• This module highlights the interventions of women writers and artists in Dada and Surrealism during the early decades of the 20th Century in France. The first half of the module introduces ideas around feminism, women in art, and women’s writing, with an aim to equip you with a foundation in theory. Selected key readings, available on Moodle, provide a basis for class discussions. In the second half of the module, you look in detail at work by individual artists and writers, including literary texts (poems, narratives and manifestos) and artworks (collages, paintings and photographs). Because it draws on recent and ongoing scholarship and curation, and because many of these women are little-known, the topic leaves considerable scope for original comment and research.

  • Redefining the Erotic
  • This module will explore the idea of the self as it is defined and expressed in literary works in German. From Goethe's canonical Werther via Schnitzler, Hesse, Bachmann and Handke, right up to contemporary writings by Karen Duve and Birgit Vanderbeke, German literature is always bound up with notions of identity.

  • In this module we want to focus on German Romanticism's fascination with what was perceived as the "night side" of (human) nature. In response to the Enlightenment's belief in rationality and objectivity Romantic writers tended to explore the more subjective and irrational aspects of life, like emotions and imagination, but also more unsettling psychological phenomena like dreams, hallucinations and mental illness.

  • This module will introduce you to one of the most crucial and controversial subjects in modern German history, society and culture. You will study a broad range of examples of the visual representation of National Socialism as an ideology, a political movement and a 'national' phenomenon, from the 1930s to the present day. You will think about the changing ways in which Germany has sought to deal with the legacy and memory of Hitler's regime.

  • On this module students will learn how to identify some of the traits of contemporary Mexican cinema, a period of filmmaking which has been recognised as one of the most fruitful in cinematic history. The films selected for analysis on this module will be examined within the context of contemporary Mexico: an era rife with socio-political unrest. We will learn how political corruption, social violence and the recent Drug Wars have shaped the narratives of the films we will explore, and how these issues have dictated the emergence of new filmic genres. Students will learn about how youth culture and its manifestations are explored in film and will be able to place the films studied in their socio-historic contexts.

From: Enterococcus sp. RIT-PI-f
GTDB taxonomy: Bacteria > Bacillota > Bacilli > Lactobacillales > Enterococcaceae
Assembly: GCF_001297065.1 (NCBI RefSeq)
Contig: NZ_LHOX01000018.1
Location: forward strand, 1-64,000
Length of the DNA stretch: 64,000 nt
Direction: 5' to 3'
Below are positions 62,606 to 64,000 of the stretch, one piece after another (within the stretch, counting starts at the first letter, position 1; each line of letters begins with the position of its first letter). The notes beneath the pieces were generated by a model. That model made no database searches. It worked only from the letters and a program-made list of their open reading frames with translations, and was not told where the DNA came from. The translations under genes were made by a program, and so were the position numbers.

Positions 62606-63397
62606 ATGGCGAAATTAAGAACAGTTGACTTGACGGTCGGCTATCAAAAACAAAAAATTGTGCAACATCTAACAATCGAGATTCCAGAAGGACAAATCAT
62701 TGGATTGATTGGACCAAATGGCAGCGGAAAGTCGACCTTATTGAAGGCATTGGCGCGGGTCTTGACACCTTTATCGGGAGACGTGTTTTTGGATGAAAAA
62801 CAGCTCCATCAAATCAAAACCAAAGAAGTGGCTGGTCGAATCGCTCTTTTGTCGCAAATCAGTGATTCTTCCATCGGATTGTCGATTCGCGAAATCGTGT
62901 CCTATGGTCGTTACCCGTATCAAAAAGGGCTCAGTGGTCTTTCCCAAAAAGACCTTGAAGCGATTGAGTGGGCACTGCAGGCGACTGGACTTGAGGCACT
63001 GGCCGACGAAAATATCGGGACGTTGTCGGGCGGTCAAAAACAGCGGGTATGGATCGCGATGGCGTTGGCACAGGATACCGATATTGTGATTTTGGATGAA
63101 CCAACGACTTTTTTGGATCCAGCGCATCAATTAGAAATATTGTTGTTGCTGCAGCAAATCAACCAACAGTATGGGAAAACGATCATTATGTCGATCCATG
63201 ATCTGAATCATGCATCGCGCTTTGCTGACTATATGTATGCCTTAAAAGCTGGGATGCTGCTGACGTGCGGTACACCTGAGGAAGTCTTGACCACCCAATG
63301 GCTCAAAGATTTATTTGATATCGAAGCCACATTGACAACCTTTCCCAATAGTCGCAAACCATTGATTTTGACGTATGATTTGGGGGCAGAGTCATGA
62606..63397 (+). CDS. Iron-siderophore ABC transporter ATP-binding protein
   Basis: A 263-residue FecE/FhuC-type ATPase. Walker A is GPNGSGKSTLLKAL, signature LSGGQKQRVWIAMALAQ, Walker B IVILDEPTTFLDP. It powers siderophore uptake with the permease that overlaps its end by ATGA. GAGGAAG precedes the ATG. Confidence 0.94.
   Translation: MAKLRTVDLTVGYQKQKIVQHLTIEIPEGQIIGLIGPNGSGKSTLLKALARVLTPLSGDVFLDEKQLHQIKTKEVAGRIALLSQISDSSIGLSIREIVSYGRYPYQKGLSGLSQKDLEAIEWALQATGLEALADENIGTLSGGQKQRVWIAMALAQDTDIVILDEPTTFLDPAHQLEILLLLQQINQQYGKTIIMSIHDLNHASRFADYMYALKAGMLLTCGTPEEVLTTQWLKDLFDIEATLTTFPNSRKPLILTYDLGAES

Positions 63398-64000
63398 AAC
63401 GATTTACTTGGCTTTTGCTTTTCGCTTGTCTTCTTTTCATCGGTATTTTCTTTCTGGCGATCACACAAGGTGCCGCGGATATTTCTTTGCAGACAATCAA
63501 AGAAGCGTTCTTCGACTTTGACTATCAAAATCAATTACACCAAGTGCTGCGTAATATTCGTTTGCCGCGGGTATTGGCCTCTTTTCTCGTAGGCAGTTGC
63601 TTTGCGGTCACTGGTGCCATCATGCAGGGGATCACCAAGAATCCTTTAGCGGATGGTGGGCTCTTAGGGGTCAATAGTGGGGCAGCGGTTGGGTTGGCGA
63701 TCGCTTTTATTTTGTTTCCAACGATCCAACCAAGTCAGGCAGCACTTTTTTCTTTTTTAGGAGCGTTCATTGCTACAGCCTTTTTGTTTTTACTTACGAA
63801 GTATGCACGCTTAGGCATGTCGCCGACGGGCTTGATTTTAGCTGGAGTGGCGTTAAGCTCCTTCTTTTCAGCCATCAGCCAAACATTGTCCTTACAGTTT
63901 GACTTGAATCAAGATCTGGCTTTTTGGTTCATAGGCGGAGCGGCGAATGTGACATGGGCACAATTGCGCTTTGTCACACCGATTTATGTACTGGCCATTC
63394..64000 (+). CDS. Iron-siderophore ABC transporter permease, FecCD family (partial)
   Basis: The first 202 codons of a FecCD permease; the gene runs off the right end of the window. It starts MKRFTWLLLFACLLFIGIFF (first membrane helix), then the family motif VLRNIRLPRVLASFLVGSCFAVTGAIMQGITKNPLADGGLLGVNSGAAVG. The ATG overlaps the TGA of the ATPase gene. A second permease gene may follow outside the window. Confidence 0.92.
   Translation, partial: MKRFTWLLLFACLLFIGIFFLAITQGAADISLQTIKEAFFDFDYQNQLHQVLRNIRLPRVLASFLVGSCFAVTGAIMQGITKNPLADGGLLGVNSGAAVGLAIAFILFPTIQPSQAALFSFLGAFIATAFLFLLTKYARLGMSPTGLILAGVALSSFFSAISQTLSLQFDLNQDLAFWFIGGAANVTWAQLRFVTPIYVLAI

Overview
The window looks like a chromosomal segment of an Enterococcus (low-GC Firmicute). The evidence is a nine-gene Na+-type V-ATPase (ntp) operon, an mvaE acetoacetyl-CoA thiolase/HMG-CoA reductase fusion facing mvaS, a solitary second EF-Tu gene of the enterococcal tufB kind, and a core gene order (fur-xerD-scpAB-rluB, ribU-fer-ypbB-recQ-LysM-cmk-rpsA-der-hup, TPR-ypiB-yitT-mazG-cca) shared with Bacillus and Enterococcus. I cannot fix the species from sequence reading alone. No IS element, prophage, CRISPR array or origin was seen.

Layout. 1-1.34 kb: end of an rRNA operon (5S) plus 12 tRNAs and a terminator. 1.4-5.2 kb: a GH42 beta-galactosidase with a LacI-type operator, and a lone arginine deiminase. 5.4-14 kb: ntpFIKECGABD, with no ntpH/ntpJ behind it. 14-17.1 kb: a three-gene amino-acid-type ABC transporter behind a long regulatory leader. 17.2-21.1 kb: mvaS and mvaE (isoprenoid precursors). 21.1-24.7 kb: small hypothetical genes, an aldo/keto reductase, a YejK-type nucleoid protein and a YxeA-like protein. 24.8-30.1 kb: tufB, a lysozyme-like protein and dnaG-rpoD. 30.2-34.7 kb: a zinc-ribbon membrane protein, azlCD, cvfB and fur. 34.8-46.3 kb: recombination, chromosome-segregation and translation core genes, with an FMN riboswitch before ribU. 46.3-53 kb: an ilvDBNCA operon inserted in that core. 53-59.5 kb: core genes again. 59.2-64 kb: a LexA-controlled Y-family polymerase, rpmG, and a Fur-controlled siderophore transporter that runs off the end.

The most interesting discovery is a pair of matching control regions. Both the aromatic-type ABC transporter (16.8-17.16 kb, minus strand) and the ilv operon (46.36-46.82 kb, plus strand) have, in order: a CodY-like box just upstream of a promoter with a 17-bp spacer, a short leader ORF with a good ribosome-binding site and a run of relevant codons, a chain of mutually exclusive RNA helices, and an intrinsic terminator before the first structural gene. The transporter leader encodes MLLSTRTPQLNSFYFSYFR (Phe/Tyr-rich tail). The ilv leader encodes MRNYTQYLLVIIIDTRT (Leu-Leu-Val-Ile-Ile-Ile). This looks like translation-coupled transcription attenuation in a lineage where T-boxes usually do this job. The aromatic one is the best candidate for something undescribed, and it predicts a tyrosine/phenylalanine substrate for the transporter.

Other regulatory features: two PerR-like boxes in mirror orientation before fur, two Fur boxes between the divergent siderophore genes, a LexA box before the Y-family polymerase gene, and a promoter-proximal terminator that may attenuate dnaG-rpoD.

• On this module students will explore the horror genre by exploring a broad range of films made in Spain and Latin America. Following an introduction to horror filmmaking, we will analyse texts in relation to horror’s numerous subgenres (gothic, physiological, psychological, science fiction, zombie etc.) and will learn both how to identify different types of horror film as well as to situate them in the history of horror filmmaking.

  • This module introduces students to a range of important texts and authors, both canonical and non-canonical, from early modern Spain and France. Yet it does so through a selection of outsider figures – characters whose aberrant or idiosyncratic identity, outlook, or behaviour sets them at odds with their society. The characters on this module thus challenge some of society’s most deeply entrenched but often unwritten codes – of reason, gender, decorum, sexuality, class, and religion – and can thus offer important insights into the workings and values of the society whose norms they transgress. As we shall see, though, the treatment of such figures can vary widely. Whereas the outsider’s departure from the norm is often apparently ridiculed or censured, it can sometimes be celebrated or rehabilitated – whether by other characters within the fiction or by the literary work itself. Indeed, the period’s fascination with marginal or transgressive characters and behaviour betrays throughout a deep unease about the validity of its own norms and standards.

  • Though considered for long less attractive than Inferno, Purgatorio and Paradiso are the two canticles where Dante's design of the afterlife comes to completion. The Divine Comedy cannot be comprehended but through a close reading of the poem as a whole. This module aims to explore Dante's full vision of the otherworld.

  • Of Women, Knights, Weapons and Loves: the Italian Chivalric Tradition